Hamish Woodward


Jim Ross reveals his initial pitch for Vince McMahon to sign Stone Cold Steve Austin

Jim Ross, Steve Austin

Stone Cold Steve Austin was one of the biggest stars the WWE ever had. However, signing him after his release was not an easy feat. Despite being one of the best wrestlers in the world, Vince McMahon thought of the Texas Rattlesnkae as too brash and outspoken.

Ironically, these traits are what would held propel him to superstardom. The loud mouthed, take-no-shit Stone Cold Steve Austin dominated the WWE during the Attitude Era. He won multiple WWE Championships and main evented Wrestlemania multiple times, including a trilogy against long-time rivals The Rock.


Jim Ross, a fellow southerner, was the catalyst of Austin’s move to WWE. Austin was in ECW after his release from WCW, but not cleared to wrestle. As such, he cut promos each week on WCW and how much he was held down by the likes of Hulk Hogan and Eric Bischoff. Whilst he may have been controversial, Jim Ross could see incredible potential in the 30 year old former WCW Television Champion.

“I think the reputation Steve had was that he was too outspoken. I just positioned it like this to Vince. If we have a great talent here, which I truly believe we have the potential of having a great talent in Steve. He’s 30 years old or something like that. I said he’s a huge diamond in the rough. To me, if I were in your position, I would do all I could to learn how to communicate with Steve and earn his trust because I think in the long run, it’s gonna pay off dividends. And we got lucky it did. It was just a matter of Steve fitting in socially. That’s not to say he wasn’t personable and fun to talk to. He only lets you in so far.” Jim Ross said, on his podcast Grillin’ JR.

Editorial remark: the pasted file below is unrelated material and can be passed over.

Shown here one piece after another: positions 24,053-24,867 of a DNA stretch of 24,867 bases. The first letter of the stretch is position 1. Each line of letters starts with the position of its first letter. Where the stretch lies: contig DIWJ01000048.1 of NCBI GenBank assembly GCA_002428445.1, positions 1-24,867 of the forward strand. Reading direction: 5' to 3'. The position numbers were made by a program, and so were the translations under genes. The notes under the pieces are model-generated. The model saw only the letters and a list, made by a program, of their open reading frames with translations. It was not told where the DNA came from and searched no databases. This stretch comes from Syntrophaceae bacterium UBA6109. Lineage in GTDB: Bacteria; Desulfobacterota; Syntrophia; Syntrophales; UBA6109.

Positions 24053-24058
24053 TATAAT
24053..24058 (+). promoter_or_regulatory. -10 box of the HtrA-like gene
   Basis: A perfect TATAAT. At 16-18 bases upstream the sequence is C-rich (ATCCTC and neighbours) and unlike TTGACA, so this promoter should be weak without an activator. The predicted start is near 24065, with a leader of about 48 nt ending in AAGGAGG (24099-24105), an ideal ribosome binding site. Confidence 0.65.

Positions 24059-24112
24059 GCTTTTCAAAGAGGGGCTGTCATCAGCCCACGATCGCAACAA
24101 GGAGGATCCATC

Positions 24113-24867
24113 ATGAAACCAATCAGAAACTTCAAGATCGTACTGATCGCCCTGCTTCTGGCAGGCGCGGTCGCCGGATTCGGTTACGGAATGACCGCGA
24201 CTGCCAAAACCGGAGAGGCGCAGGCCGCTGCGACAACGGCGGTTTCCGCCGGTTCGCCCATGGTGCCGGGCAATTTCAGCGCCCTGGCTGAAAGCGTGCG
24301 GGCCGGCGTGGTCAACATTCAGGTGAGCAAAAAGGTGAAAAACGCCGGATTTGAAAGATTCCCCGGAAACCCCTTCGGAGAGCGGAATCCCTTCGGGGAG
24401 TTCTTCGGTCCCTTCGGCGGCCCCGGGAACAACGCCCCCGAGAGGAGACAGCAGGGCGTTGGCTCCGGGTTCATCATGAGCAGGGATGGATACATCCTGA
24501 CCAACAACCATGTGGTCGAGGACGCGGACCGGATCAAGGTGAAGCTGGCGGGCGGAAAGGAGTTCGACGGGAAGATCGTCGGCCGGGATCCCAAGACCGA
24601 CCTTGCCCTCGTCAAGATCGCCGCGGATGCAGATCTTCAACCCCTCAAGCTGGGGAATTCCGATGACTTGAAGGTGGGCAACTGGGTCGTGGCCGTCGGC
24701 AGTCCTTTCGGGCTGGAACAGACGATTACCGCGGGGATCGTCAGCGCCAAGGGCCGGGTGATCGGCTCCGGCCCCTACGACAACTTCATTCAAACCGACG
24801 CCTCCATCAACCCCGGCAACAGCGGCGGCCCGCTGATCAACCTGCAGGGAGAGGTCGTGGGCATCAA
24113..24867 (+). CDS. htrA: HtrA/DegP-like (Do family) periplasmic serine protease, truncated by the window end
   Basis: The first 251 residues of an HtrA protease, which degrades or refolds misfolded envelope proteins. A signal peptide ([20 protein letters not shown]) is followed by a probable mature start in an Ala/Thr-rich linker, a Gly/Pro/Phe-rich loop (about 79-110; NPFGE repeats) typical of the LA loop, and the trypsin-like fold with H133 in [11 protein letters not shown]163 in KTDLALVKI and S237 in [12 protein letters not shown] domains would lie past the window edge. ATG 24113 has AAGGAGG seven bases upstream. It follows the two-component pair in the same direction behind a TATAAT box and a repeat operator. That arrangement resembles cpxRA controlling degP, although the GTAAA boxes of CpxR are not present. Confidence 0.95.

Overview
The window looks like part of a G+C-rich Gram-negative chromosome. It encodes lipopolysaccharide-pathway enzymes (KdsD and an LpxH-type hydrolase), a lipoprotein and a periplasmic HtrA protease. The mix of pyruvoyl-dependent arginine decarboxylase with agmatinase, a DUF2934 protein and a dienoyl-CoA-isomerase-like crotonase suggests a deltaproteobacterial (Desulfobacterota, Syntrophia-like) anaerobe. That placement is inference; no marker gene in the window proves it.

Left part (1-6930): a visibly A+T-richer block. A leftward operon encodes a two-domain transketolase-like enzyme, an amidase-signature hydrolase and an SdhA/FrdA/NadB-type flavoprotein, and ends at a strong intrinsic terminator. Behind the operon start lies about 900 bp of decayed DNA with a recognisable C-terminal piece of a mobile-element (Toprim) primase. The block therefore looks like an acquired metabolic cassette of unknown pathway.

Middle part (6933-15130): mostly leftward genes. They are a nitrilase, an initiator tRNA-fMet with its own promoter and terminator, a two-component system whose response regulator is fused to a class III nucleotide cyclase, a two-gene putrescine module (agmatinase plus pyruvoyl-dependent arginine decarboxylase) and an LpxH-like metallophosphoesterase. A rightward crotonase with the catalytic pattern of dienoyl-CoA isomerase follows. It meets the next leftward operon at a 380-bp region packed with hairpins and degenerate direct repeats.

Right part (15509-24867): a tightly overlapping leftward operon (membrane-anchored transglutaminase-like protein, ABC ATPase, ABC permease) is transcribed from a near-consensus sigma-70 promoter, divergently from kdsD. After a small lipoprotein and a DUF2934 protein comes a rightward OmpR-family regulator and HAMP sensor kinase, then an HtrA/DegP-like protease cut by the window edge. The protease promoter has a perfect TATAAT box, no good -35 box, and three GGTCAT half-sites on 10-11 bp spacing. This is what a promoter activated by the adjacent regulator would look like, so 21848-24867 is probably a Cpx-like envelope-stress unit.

Pairing with The Million Dollar Man

When he did sign with WWE, it wasn’t plain sailing from the get go. Austin was paired up with Ted DiBiase, known as the Million Dollar Man. DiBiase’s gimmick was that of a millionaire who used his vast wealth to get whatever he wanted. This was at odds with the personality Austin had cultivated thus far in his career, but he had to go along with what Vince McMahon wanted.

He was christened “The Ringmaster”, a technician in the ring who did not get to cut promos. Whilst a great wrestler, Austin shone when on the microphone, and taking that away from him was like taking the Sharpshooter away from Bret “The Hitman” Hart.

“We were hoping that two talented guys merged together would create magic.” JR said. “Ted DiBiase has a great mind for the business. He’s loaded with integrity and character and had come back in the game with a chance to pick up some real nice paydays. So, I think we were all pulling for both guys and hoping their team would gel. Steve always respected the hell out of DiBiase and would probably tell you today that Ted was one of his favorite talents of all time. Steve grew up watching Mid-South Westling out of the station there in South Texas. He was a Mid-South guy. He was a mark for DiBiase like a lot of us were. When Steve and I would go on a trip and shoot the shit, a lot of that was talking about Mid-South even though we were both in WWE. He was a big fan of that.”

The duo would later split up, with JR commenting on that also.

“[Steve] was not having any fun. He got a little taste of success and accolades and promo time and bookings and TV exposure, but he wasn’t having any fun. That was a smart move by Vince to move Ted somewhere else and let Austin go on his own. That’s why we were having those conversations about him being a babyface that he cussed me out about.”

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